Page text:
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German-Mexican

Chamber of Commerce CAMEXA – Johannes Hauser, Managing Director

20.01.2015 / Pharmaboardroom

Johannes Hauser, Director General, AHK CAMEXAJohannes Hauser, managing director of the German-Mexican Chamber of Commerce explains the role of the chamber in Mexico and encourages small and medium-sized companies in Germany to consider the country as a destination to expand their business.

The German-Mexican Chamber of Commerce dates back to 1929. What are the Chamber’s main priorities today and what is the importance of the healthcare sector in the German-Mexican trade?

Johannes Hauser (JH): The German-Mexican Chamber of Commerce turned 85 years in 2014 and represents most of the German companies operating in the country. Our mission is to support the bilateral economic relations between Germany and Mexico, which include both commercial and investment aspects. It is important to mention that the Chamber does not only support German companies that are willing to enter the Mexican market, but also Mexican firms that wish to expand to Germany. Today, with 640 members, we are the biggest European chamber in Mexico. We are growing dynamically and put big effort into the organization of events with an added value for our member companies.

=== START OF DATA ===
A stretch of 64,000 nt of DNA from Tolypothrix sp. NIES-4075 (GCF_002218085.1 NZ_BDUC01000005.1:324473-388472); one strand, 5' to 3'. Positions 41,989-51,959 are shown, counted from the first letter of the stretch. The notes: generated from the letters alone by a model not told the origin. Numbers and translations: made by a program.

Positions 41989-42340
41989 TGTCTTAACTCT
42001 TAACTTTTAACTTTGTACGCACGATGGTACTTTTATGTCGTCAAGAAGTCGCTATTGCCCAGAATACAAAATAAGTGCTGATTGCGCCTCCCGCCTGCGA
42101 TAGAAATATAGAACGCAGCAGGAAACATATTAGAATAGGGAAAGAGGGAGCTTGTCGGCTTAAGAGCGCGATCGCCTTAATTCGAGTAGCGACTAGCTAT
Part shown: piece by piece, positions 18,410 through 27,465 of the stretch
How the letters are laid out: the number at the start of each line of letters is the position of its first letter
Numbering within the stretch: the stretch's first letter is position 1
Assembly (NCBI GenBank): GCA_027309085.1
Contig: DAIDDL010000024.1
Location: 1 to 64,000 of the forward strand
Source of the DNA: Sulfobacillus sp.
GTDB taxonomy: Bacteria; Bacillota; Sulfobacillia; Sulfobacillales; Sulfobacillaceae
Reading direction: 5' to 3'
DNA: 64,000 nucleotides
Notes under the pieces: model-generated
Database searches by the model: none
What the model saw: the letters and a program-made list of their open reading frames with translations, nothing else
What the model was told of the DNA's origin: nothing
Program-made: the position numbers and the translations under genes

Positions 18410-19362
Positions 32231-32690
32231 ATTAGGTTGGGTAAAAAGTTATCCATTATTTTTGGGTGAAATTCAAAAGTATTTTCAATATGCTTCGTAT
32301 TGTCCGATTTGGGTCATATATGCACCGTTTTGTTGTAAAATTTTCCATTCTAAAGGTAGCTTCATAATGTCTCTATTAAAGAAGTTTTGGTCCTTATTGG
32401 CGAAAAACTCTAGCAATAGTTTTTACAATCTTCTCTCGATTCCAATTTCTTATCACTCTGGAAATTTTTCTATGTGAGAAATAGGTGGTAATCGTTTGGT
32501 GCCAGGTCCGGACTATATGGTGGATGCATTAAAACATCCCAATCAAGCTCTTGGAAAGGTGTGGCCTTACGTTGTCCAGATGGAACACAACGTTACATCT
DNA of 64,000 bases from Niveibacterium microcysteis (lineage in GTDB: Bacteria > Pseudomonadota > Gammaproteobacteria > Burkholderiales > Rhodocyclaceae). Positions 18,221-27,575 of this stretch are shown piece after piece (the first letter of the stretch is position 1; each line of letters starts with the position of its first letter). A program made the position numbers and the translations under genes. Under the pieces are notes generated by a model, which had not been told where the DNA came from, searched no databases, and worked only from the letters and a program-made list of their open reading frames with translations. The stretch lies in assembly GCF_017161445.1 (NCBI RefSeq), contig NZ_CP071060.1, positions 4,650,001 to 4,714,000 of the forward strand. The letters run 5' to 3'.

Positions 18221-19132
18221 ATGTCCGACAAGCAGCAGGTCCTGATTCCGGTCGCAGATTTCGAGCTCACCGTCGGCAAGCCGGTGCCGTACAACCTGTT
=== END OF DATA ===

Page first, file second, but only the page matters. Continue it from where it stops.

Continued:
Most of the German companies that are already established in Mexico have been here for decades and thus do not need fundamental information about how to enter the market any more. However, we are pleased to help them when they need our support and we create networking platforms for them to meet and get to know one another. In a country of the size of Mexico, organizations struggle to get together and one of our roles is to enable them to communicate among each other.

The Mexican healthcare sector offers great opportunities, which is why the market has been entered by some of the sector’s most important German organizations and it still attracts foreign investment. Apart from the already well-exploited pharmaceutical sector, we feel there is a growing need for medical equipment in Mexico and German companies can provide a substantial part of it. This is why we currently focus very much on supporting medical devices companies.

The Chamber features a committee dedicated to healthcare. Why was the committee created?